China Books First Half-Year Current Account Deficit in 20 Years
China’s current account booked its first half-year deficit in 20 years as spending on overseas services continued rising and outpaced income generated from the sale of goods by the world’s largest exporter.
The current account balance recorded a deficit of $28.3 billion in the 2018 first half, China’s first mid-year deficit since 1998, data from the State Administration of Foreign Exchange (SAFE) showed. The current account records a nation's transactions with the rest of the world, mainly net trade in goods and services.
China’s exports of goods exceeded imports by $155.9 billion in the first half. But a deficit from trade in services offset the long-standing surplus in goods trade and reflected China’s rising spending on outbound tourism, education, entertainment, and purchases of foreign technologies and patents.
Since the 2008 financial crisis, China’s current account surplus has been steadily shrinking as the country moves toward a shift away from relying on exports for growth and toward depending more on domestic consumption.
Analysts have expected to see a narrowing surplus or more frequent current account deficits against the backdrop of trade tensions between China and the U.S.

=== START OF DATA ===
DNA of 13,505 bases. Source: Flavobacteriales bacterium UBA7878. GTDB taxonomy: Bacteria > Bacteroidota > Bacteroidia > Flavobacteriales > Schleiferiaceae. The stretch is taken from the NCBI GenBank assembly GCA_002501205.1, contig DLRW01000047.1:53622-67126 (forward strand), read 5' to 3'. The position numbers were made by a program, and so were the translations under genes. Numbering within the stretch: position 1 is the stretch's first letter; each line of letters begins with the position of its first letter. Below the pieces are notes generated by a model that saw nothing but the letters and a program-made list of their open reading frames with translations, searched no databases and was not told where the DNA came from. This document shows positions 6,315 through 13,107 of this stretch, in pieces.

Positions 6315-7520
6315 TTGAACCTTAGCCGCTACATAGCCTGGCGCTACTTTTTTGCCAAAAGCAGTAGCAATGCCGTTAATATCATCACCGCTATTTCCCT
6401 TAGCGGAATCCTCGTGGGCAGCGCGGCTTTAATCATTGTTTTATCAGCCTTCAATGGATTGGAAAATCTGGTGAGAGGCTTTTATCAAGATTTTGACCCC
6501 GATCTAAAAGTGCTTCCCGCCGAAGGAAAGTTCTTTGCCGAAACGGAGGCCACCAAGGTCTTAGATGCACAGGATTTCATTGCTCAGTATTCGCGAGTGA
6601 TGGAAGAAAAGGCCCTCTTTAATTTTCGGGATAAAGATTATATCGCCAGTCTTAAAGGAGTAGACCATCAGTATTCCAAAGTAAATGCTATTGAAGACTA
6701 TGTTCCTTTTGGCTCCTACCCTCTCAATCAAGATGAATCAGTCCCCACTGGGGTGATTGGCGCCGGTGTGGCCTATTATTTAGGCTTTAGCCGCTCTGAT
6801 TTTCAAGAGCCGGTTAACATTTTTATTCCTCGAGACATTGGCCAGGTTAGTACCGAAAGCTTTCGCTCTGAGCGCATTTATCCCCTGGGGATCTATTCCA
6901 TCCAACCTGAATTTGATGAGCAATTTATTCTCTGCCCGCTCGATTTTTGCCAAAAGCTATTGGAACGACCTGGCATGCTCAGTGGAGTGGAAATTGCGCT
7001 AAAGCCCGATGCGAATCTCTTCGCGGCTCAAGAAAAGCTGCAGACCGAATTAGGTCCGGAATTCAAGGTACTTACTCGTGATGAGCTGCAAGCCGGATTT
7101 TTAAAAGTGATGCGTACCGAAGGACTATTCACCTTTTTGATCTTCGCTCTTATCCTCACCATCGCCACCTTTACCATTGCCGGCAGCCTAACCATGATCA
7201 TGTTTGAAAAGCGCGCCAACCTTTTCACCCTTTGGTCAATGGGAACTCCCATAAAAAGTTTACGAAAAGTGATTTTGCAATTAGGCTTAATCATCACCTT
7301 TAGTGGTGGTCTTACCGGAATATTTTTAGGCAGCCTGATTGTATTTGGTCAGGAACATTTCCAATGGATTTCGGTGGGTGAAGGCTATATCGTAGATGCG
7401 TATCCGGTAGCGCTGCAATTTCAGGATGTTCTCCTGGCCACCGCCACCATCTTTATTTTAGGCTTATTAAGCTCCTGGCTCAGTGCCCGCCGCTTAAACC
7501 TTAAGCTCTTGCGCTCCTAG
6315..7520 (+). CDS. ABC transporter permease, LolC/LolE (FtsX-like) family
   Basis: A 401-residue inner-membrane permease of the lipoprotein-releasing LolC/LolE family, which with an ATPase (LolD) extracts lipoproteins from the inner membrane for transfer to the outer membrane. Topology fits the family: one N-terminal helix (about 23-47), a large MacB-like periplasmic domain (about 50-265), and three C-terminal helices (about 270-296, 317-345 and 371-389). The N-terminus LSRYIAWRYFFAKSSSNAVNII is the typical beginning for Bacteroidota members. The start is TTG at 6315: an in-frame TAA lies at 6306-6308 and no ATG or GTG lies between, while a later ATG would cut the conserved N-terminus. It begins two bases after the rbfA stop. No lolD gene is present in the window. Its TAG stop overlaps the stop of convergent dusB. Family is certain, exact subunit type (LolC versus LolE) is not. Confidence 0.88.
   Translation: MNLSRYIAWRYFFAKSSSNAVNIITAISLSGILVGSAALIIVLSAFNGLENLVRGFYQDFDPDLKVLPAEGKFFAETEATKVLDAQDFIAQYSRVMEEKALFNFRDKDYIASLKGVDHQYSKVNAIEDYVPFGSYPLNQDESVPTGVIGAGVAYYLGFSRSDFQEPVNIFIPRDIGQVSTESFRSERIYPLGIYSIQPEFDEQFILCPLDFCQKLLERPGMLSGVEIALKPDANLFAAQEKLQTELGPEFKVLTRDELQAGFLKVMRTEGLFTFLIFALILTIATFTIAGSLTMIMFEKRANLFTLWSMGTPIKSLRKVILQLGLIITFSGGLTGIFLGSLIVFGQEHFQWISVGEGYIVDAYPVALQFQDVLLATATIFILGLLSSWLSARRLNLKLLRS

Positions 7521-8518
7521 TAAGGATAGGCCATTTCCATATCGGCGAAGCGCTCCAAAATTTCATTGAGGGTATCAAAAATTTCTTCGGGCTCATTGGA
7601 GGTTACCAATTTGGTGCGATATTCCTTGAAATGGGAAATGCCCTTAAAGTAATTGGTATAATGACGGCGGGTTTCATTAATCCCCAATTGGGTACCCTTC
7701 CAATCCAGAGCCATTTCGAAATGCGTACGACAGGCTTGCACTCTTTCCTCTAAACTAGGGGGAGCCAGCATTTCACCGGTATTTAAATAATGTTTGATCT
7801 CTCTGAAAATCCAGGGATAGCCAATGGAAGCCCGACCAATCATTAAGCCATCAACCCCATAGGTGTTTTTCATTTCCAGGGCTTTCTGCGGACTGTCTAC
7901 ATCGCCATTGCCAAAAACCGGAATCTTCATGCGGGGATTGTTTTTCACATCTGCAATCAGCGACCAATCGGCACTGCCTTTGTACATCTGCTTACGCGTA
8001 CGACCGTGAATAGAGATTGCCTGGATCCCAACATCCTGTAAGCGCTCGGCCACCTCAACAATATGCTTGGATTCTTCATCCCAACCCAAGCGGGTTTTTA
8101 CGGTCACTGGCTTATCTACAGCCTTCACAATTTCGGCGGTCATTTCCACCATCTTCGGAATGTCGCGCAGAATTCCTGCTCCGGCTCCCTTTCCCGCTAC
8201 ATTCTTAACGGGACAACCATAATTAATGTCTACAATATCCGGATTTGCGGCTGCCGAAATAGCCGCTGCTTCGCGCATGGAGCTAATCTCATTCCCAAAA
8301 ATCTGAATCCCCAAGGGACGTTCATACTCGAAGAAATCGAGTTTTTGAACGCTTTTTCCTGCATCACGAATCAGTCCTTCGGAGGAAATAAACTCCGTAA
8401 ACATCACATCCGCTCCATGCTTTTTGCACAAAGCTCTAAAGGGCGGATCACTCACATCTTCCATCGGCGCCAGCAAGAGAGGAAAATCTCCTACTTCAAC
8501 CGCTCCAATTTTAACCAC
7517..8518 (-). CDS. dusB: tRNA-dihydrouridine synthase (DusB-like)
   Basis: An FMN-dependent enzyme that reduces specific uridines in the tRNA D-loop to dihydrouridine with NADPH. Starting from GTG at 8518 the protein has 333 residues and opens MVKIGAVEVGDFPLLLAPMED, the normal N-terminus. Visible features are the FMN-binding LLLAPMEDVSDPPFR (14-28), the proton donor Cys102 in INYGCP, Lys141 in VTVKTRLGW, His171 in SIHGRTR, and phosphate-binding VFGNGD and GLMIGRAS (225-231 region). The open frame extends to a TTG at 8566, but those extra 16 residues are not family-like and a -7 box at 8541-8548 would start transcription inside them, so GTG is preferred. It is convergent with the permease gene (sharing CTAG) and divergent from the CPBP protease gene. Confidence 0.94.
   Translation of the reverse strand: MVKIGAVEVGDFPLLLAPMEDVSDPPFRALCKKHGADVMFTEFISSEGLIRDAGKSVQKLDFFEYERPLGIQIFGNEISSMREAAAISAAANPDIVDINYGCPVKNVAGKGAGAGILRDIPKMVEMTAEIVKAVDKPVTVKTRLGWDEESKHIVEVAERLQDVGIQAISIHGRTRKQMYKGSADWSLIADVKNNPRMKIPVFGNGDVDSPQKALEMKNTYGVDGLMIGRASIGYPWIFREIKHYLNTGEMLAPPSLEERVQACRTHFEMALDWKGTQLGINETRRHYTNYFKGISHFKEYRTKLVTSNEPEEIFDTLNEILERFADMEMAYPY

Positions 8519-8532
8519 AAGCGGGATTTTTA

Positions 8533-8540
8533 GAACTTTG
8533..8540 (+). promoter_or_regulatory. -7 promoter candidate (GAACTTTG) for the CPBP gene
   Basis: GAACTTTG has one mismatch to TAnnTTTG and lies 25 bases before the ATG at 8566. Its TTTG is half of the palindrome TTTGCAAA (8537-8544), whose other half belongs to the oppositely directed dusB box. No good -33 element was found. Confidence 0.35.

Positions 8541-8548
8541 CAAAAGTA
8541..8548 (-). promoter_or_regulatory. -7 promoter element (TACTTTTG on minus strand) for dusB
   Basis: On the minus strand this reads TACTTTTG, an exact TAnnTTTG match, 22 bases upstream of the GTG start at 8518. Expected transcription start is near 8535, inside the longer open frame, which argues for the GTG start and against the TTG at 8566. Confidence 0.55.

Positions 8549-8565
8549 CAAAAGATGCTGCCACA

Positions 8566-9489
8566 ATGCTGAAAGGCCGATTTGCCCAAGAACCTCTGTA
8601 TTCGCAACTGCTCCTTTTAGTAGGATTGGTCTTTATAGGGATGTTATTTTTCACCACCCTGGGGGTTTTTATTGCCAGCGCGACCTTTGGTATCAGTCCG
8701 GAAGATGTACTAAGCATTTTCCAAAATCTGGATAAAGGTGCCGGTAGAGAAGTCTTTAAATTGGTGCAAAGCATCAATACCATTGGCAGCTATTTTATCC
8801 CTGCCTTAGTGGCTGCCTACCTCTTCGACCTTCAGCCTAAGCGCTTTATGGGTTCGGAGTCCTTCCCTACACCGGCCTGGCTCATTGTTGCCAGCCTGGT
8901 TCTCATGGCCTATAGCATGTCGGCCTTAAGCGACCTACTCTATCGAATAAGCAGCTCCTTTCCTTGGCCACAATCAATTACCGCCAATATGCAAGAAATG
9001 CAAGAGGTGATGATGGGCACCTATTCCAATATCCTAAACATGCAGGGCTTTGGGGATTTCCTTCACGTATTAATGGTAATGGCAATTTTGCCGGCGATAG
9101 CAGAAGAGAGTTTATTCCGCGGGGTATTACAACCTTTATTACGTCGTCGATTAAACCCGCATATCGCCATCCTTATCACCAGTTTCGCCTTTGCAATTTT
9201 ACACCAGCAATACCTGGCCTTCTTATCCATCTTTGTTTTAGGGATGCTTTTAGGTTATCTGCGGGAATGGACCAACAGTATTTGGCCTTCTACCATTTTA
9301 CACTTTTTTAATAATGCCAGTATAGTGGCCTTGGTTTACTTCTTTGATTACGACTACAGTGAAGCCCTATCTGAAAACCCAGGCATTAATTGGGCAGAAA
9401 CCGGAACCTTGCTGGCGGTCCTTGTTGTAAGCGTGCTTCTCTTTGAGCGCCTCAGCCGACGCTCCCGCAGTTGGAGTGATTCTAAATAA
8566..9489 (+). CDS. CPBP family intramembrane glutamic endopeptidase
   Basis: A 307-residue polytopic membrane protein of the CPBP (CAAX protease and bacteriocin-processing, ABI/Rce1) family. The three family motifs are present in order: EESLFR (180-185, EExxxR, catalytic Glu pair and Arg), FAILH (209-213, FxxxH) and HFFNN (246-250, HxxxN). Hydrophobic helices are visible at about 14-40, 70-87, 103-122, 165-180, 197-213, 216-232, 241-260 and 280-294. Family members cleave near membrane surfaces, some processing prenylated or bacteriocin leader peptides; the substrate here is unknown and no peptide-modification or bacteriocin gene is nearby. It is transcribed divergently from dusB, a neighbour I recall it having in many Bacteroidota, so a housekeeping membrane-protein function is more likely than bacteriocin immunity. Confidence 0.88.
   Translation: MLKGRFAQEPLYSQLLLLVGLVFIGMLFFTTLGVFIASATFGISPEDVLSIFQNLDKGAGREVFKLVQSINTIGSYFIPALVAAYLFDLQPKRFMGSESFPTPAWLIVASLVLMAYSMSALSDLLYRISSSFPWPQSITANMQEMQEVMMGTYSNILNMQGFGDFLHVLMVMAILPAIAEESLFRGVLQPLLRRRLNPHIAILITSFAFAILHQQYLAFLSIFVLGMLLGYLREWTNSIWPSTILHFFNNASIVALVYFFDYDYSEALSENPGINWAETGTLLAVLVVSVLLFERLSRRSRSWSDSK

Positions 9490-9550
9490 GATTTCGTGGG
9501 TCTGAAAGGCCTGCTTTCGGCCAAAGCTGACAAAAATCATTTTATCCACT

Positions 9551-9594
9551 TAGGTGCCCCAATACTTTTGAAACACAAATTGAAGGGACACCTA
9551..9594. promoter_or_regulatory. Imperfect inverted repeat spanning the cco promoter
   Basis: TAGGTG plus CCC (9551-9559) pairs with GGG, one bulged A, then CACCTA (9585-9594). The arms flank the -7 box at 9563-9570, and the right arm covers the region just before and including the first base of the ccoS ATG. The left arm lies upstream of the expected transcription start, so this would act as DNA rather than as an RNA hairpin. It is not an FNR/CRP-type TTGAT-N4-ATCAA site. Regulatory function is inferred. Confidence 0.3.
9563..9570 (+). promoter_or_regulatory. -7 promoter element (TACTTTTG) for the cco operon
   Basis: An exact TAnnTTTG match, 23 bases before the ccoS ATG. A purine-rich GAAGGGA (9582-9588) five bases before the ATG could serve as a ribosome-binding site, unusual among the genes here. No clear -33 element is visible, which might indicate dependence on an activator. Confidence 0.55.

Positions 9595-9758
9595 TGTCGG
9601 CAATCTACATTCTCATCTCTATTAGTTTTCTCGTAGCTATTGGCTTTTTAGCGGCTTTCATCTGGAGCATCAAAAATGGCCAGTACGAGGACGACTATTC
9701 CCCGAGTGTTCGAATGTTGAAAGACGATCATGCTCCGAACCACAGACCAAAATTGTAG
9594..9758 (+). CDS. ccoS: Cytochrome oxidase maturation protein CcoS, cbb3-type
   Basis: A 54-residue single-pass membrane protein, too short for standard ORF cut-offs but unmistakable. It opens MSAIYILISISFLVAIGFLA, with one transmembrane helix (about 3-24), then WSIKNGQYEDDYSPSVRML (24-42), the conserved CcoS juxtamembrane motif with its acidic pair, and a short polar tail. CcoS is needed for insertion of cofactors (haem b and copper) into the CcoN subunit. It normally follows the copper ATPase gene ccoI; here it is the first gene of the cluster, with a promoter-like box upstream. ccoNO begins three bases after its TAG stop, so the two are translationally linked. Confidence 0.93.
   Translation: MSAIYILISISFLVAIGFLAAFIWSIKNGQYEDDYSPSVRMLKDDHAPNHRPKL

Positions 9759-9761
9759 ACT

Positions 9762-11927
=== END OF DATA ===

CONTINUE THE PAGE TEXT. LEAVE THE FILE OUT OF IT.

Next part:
Zhang Ming, chief economist at Ping An Securities, said in July that as goods trade comes under pressure and as service trade continues expanding, China may see more current account deficits. Zhang said the deficit also reflects a falling domestic saving rate, which may be partly because of the greying population.
China reported its first quarterly current account deficit in 17 years for the January to March quarter this year with a deficit at $34.1 billion.
The current account returned to a surplus of $5.8 billion in the second quarter because of a rebound in goods trade, according to SAFE. Goods trade registered a surplus of $104.2 billion in the second quarter, while service trade booked a deficit of $73.7 billion, mainly from spending on outbound tourism, transportation and patents, SAFE said.
“China’s current-account balance has entered an equilibrium range, and either a moderate surplus or moderate deficit indicates basic balance,” SAFE said in a statement.
China has pledged to expand imports and open up service sectors as part of structural reforms, which could further narrow China’s current account surplus, analysts said.
China’s overall trade and current account surpluses have fallen significantly as a percentage of GDP since 2007. China’s current account surplus declined from 9.9% of GDP in 2007 to 1.3% in 2017, according to SAFE.
SAFE said China's international balance of payments remained in the range of equilibrium and will stay at a reasonable level in the future.
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